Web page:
By Colin Stanley, president, DOCS
Clinical outsourcing is constantly changing as drug companies seek new ways of working faster, leaner, and to higher standards. This is causing sponsors to reexamine their outsourcing options, consider different models, and challenge traditional approaches.
Traditional outsourcing models are familiar. Full-service models outsource all (or most) functions of an entire project, typically including trial conduct, oversight, data collection, analysis, and reporting. Functional outsourcing (FSP) models outsource an entire function across a portfolio of projects, such as clinical monitoring, data management, or statistics.
More recently, “strategic partnerships” have emerged. These partnerships evolved traditional, full-service models from a tactical, project-focused arrangement, to a relationship and volume-driven approach focused on a drug development portfolio. CROs are invited to take more ownership and risk and are rewarded with higher revenue and greater flexibility in their approach. Many in the industry believed that such partnership models would lead to the demise of functional outsourcing, with the Pfizer move from FSP to strategic outsourcing signaling the beginning of the end for the FSP model.
However, functional outsourcing is enjoying a resurgence in popularity as both an option within strategic partnership arrangements and as a viable option to full-service strategic models. Indeed, there is visible movement toward hybrid FSP models which seek to take the best of both full-service and functional models with a view to building custom solutions on a sponsor-specific basis.
What Determines A Suitable Outsourcing Model For Your Organization?
Functional models tend to appeal to companies that wish to retain a high degree of control over project delivery, while full-service models have appealed to companies that need access to expertise, technology, and leadership.
In fact, the drive to control progress and ensure effective oversight has led many companies to build duplicate internal organizations to oversee the activities of CROs deploying traditional full-service models. When outsourcers agree on outcomes- based measures of success, require significant external support and expertise on key therapeutic areas of regulatory advice, and have a trusted CRO partner, then full-service outsourcing (tactical or strategic partnerships) makes sense. CROs are experts at managing and delivering projects, particularly when they are given the flexibility and autonomy to be innovative, thereby utilizing their internal resources optimally.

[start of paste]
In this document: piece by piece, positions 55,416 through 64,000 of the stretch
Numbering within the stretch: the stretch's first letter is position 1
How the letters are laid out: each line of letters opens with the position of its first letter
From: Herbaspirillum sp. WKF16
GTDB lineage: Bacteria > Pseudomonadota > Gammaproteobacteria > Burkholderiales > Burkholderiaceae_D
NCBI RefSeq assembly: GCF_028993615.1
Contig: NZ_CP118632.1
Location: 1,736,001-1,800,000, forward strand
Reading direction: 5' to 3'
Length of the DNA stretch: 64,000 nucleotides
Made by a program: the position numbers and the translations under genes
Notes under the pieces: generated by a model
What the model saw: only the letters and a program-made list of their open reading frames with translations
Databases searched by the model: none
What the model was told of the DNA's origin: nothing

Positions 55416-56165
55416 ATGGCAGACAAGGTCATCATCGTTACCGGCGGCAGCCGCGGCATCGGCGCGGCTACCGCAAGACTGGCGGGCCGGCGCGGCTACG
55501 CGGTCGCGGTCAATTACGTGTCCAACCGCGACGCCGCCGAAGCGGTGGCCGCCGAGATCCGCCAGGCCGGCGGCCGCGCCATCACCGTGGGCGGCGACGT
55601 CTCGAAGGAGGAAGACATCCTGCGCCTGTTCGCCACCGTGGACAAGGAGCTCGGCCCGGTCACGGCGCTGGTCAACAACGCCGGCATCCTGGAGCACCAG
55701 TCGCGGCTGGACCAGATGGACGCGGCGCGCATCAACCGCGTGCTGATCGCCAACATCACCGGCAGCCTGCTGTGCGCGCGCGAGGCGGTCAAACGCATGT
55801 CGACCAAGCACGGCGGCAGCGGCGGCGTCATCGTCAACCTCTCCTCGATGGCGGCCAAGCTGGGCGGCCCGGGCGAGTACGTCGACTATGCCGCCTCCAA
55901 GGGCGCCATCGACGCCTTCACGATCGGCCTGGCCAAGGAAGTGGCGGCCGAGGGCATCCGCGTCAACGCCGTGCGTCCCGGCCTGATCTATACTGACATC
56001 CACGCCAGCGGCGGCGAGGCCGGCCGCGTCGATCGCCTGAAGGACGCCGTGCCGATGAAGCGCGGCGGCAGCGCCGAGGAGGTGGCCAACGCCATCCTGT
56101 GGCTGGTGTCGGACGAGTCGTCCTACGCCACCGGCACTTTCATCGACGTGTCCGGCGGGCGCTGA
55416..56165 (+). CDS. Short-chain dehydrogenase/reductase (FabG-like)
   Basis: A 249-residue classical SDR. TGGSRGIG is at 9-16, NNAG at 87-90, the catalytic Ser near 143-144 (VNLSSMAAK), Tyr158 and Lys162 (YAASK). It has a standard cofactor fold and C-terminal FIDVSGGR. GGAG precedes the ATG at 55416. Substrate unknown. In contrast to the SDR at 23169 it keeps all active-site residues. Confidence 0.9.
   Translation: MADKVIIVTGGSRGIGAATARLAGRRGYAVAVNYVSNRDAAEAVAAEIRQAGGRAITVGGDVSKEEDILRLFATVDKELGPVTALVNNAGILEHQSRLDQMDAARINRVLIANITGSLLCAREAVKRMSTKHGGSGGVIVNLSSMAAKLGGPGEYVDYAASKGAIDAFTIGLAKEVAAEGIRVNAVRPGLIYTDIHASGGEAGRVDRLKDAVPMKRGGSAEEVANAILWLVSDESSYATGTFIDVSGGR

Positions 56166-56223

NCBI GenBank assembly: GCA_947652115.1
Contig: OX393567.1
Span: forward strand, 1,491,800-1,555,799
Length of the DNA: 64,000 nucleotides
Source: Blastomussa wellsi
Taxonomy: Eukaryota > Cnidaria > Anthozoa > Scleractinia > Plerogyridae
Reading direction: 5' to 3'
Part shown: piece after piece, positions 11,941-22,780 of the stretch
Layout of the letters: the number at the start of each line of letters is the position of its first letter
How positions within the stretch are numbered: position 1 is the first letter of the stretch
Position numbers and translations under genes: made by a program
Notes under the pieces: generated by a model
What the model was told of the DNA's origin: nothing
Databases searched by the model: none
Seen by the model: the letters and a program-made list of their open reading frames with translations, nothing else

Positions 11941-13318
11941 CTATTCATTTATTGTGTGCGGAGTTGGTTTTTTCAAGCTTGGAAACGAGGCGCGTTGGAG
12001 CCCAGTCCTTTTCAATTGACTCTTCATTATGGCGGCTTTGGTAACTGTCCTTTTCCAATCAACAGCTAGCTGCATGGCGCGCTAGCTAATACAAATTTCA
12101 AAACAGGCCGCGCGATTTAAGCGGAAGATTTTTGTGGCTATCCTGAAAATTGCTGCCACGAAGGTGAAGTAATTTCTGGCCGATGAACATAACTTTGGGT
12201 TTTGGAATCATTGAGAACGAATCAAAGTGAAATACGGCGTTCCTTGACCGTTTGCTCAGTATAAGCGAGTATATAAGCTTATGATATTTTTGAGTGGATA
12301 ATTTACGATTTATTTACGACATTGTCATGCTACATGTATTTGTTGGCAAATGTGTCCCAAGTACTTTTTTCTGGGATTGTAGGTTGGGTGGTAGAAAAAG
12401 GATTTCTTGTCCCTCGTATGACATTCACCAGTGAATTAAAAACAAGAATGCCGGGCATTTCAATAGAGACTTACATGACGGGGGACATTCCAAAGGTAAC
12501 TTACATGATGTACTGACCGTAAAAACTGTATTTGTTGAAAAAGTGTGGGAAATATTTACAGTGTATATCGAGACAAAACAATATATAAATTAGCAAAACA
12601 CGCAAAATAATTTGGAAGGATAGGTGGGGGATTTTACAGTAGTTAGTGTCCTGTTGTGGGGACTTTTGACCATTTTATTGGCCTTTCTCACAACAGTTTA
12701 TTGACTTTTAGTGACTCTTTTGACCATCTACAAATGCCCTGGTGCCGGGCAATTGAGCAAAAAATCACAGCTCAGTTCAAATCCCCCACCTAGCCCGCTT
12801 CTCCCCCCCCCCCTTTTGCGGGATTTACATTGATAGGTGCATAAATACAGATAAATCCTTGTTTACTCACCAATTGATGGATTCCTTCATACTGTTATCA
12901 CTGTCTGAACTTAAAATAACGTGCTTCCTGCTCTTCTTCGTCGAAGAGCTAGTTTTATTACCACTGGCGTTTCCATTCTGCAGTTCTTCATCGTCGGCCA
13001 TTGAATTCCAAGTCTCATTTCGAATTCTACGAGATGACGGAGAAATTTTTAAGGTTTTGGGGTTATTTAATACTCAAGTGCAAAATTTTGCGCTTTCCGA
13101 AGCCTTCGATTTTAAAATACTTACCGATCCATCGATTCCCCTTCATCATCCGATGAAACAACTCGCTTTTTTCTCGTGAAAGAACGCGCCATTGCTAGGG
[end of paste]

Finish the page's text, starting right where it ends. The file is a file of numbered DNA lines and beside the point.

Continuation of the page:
But when control and oversight are imperative for the sponsor, internal access to expertise is already available, systems and processes are already in place, and the sponsor seeks a lower-cost solution, functional models can provide the level of resourcing flexibility and efficiency that can best suit the outsourcer. The sponsor can create an extension of its own organization, maintaining control of project management, technology, and all processes related to the trial. A well-functioning FSP operates as a natural extension of the sponsor — the arms and legs, where the heart and mind reside within the sponsor’s organization, thereby eliminating duplication. Scale of portfolio of work will also influence model choice. It likely does not work for either the sponsor or CRO to create functional models (where efficiency comes from scale) for a single outsourced project. Traditional wisdom tended to treat these models as binary, implying (with some exceptions) that clients were FSPs or full-service outsourcers. But increasingly the norms of these models are being challenged.
A Hybrid FSP Approach
Both models outlined have advantages. But what if a sponsor’s requirements are not quite as simplistic or binary? Recent discussions point to a growing wish to utilize the best of both worlds. Some clients want the control, transparency, and flexibility of a functional model, but they also want access to SOPs, technology, and the expertise of a full-service model. They want to pare down costs to reflect a lean, resourcing-focused solution, but they are prepared to layer in the costs associated with technology, process input, and thought leadership. They seek the scalability of FSP combined with the focus of traditional full-service models.
The critical success factor is in the design and support of the hybrid FSP solution. This design requires a solid global CRO infrastructure and a background in FSP delivery. It may also require significant customization. FSPs act as an extension of the sponsor’s organization, so no two FSPs are exactly alike.